Episode 004 – paste

The paste command merges the lines of two or more files or a file and standard in if a second file is not specified or a “-” is used in place of the second file.  Consider the following two files.  The first file, test1.txt contains the following lines:


The second file, test2.txt contains the following lines:

blue finch

The paste command can be used to paste these two files like so:

paste test1.txt test2.txt

producing the following output:

a         tuna
one     blue finch
three   dogs
cat      fish
good   eats

Each line in test1.txt has been “pasted” to the corresponding line in test2.txt.  The default delimiter to “paste” each line together with is TAB.  “The delimiter can be specified with the -d, or –delimiters flag:

paste –delimiters=, test1.txt test2.txt


one,blue finch

The –delimiters flag takes a list of delimiters to be applied to each pasted file consecutively.  If you execute:

paste –d ” ,1″ test1.txt test2.txt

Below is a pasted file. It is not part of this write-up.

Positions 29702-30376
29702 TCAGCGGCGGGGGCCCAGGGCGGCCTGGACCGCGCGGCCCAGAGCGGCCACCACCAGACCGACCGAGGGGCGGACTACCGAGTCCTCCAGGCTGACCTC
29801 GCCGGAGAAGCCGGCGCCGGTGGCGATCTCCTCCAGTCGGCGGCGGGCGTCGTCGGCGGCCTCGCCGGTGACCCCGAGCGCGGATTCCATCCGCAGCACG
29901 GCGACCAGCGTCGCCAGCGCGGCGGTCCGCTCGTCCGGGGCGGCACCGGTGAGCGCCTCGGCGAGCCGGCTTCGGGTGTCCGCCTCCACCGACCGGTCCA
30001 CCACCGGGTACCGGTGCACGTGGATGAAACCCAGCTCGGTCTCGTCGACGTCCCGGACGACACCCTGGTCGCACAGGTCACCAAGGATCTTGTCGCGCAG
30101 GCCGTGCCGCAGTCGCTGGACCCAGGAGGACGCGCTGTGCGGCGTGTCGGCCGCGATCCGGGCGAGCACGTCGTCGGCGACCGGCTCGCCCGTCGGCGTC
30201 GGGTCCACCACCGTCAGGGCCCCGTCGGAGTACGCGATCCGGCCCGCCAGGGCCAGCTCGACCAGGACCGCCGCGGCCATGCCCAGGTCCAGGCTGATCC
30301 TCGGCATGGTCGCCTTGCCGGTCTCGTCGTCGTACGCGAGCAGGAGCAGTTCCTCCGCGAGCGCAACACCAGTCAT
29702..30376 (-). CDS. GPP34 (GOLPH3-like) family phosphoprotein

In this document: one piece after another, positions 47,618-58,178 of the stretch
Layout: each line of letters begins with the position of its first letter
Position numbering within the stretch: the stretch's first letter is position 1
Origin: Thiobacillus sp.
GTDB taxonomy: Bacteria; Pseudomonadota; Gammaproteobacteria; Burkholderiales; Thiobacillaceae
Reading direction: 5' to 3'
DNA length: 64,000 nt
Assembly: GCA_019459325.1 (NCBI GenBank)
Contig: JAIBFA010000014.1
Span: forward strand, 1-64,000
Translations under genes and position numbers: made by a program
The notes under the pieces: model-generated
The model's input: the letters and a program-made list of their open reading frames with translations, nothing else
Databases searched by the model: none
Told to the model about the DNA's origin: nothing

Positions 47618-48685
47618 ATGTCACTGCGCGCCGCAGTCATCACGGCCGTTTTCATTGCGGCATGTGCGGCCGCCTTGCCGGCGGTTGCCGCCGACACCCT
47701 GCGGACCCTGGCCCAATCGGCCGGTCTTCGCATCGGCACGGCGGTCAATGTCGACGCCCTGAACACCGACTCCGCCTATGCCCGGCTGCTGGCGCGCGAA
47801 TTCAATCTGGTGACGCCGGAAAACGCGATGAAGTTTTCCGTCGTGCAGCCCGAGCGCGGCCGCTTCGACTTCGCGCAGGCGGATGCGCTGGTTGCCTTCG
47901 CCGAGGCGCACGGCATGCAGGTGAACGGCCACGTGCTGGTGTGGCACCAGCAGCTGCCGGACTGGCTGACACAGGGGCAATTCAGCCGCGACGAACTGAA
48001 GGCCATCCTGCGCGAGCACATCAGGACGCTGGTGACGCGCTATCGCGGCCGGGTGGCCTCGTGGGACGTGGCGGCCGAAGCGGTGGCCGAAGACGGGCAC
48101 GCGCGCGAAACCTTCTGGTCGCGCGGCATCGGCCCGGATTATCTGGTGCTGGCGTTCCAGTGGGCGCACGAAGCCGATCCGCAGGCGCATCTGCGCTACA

(NOTE:   There is a space after the ” and before the “,”.) All you will get is each line in test1.txt pasted next to the corresponding line in test2.txt separated by a ” “. The “,” and the “1” are not used at all in this example because we are only joining two files.  If four files were being joined:

paste –d ” ,1″ test1.txt test2.txt test1.txt test2.txt

The following output would appear:

a tuna,a1tuna
one blue finch,one1blue finch
three dogs,three1dogs
cat fish,cat1fish
good eats,good1eats

The final flag that can be passed to the paste command is the -s or –serial option.  Instead of pasting the line from each file next to one another all the lines from each file are printed out in a columnar format with each file on it’s own separate line:

paste -s test1.txt test2.txt

The output is:

a        one    three    cat      good
tuna    blue finch      dogs    fish    eats

The -d flag could be used in conjunction with the -s:

paste -d, -s test1.txt test2.txt


tuna,blue finch,dogs,fish,eats

The paste command can use standard in as one of the input files with the “-“:

echo -e “a\nand a\nnow a\nhere”  |paste – test1.txt


a          a
and a    one
and a    three
here     cat

In this example the -e option to echo enables the interpretation of backslash escapes so that the \n is translated to a new line when passed to the paste command through the pipe.  Furthermore the total number of lines in the echo command is one less that the lines in test1.txt.  The final line of test1.txt is not paired with a corresponding entry and is printed by itself.


  • man paste
  • info paste

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